And Oh, by the way, there are other images or real life experiences that also explain missing the mark. I remember not long after I began to drive, a new stop light was installed in our town (Harrison, AR). That made a total of three stoplights on the main street through town. I had driven that street many times, but not after the stoplight was installed. I went through that intersection running the red light. I was pulled over by a city policeman. He asked me if I ran the light on purpose. To which I replied, “No sir, I just did not see the light.” I thought that might make him go easy on me. But to the contrary, he said, “That is even more dangerous. If you knew it was there you probably would have been aware of oncoming traffic. But not knowing it was there; put you and others at an even greater risk.” I had no further reply. I simply took my ticket and went a few days later and paid my fine. The “mark” that day was to stop at the red light. I missed it. Ignorance was no excuse, and what I did put myself and others at great risk. When we continue to sin against God (miss the mark He has set) we also put ourselves and others in peril.

Much earlier in my boyhood I remember wanting to be one day six feet tall. There were pencil marks on the door frame between the living room and the kitchen were I would go quite often to measure my height. Dad would help me with the measurement. Four feet, five feet, six feet were marked, and marks in between as I slowly grew taller. But I never made it to six feet. I reached five feet and eleven inches. I grew but I still missed that mark of six feet. I even tried stretching my neck by pushing up on my head, but that did not work either. Maybe it resulted in a shorter head, but not a longer neck.

In spiritual matters, we are to grow in our relationship with Christ, but we will never, in our on strength, reach the mark God has set. The Scripture says in Romans 3:23 “all have sinned and have come short of God’s glory (or mark). Romans 6:23 says, “The wages of sin (missing the mark) is death, but God’s gift is eternal life." There is only one who has never missed God’s mark, and that is Jesus Christ. The Scripture says in John 17:3 “And this is life eternal, that they might know the only true God, and Jesus Christ, whom He has sent.” 1 John 5:12 says, “He that has the son has life and he who does not have the son does not have life.” Eternal life is not just a length of time, but a quality of life. And the only way to miss eternal death is to have Christ living inside of us, having taken our sins upon Himself. So then, God does not judge us based upon our missing his mark, rather we are judged based on what a perfect Christ did for us in his death and resurrection. His hitting the mark is put to our account and we are forgiven for all the times we still fall short of God’s glory (his mark.)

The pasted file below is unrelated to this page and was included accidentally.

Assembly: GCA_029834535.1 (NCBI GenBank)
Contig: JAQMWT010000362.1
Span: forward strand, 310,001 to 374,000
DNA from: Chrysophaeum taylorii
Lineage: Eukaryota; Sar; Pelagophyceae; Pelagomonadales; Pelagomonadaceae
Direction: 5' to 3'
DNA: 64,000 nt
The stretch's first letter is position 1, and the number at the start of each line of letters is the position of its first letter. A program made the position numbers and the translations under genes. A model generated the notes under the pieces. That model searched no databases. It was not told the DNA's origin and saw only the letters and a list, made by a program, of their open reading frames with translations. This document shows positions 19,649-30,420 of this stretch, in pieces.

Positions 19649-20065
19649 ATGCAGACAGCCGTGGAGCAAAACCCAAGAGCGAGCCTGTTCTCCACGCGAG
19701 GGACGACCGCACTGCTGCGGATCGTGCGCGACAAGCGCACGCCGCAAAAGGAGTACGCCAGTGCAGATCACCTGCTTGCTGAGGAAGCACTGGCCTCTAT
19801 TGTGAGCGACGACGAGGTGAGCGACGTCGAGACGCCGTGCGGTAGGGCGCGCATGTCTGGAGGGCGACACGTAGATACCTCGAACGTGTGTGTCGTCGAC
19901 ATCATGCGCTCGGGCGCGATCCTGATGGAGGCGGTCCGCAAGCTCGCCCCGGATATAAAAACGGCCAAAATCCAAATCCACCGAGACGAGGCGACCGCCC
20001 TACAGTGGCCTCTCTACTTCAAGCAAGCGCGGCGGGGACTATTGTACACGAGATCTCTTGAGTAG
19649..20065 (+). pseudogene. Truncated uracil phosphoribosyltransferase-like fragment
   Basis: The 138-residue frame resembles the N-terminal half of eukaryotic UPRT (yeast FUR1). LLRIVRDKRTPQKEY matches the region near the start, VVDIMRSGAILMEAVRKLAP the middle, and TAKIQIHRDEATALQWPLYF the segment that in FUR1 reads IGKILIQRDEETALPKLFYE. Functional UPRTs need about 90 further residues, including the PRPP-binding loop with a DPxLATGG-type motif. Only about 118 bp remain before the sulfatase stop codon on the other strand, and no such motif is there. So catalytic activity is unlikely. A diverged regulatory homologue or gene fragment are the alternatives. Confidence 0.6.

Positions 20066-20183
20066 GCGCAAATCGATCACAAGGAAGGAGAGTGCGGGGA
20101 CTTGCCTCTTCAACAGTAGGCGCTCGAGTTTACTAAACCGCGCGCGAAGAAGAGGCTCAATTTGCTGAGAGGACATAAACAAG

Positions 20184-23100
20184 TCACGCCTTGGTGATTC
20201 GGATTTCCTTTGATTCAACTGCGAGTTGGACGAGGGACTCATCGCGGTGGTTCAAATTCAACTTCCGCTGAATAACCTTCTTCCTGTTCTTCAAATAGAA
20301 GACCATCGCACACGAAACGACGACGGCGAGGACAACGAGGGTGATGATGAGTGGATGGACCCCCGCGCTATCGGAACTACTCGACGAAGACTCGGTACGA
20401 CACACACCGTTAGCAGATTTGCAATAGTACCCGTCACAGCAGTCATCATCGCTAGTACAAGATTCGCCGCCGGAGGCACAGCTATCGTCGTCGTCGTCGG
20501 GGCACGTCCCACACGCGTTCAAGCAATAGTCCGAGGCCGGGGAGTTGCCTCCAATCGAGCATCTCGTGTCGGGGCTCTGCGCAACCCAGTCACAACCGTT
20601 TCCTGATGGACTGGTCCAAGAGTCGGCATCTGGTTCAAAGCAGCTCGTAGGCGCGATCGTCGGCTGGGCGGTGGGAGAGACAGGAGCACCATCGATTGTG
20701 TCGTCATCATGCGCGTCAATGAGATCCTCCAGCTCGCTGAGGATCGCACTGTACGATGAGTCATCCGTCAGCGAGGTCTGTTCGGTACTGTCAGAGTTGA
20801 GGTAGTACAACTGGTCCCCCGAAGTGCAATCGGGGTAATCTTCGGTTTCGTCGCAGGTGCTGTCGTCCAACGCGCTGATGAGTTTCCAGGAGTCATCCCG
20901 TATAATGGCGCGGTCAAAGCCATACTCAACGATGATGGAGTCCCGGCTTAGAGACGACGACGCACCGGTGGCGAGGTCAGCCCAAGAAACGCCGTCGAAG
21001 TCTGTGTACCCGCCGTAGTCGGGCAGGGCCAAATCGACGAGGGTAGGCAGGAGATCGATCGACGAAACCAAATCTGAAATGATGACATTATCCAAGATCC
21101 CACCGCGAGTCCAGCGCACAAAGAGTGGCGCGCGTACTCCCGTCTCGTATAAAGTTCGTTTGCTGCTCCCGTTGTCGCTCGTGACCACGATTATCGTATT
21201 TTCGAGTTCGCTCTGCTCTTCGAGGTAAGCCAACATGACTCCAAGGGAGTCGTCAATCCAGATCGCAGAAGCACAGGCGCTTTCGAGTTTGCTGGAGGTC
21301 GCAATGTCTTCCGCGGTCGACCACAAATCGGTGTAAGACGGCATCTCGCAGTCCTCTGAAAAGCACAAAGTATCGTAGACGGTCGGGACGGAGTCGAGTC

Friday, September 26, 2008

And Oh! By The Way

Here goes my first attempt at blogging. I thought I might begin by explaining the name of my blog site, and to explain my purpose in these daily or weekly meditations.

First I have noticed that in the ministry and in life I have often learned more "by the way," or informally than when I was in a formal setting. Most of life is informal, and that is when the most significant and meaningful things take place. Also, since I teach Bible as an adjunct instructor at the local community college, a lot of my lectures are "Oh! by the way" statements. I often share important information and points of application not found in the formal outline. And then the phrase "By The Way," is a double entendre. In New Testament times, Christians were often called "People of the way." Jesus said in John 14:6 "I am the way, the truth, and the life, and no one comes to the Father except through me." So. you see, it has a double meaning.

And that brings me to the purpose for my crafting these words, sentences, and paragraphs. I wish to give insight into truth by looking at words or phrases and seeing things that may bring a fresh approach or different application than to what we may be accustomed. Now mind you, I know there is nothing new under the sun. I know that my writings will not bring something that is a revelation only given to me, and is new to the 20th century. But as Vance Havner put it, "Some truths are so true that they have become bedridden in the dormitory of our mind." I would simply like to get some of those truths out of bed and out of the dormitory.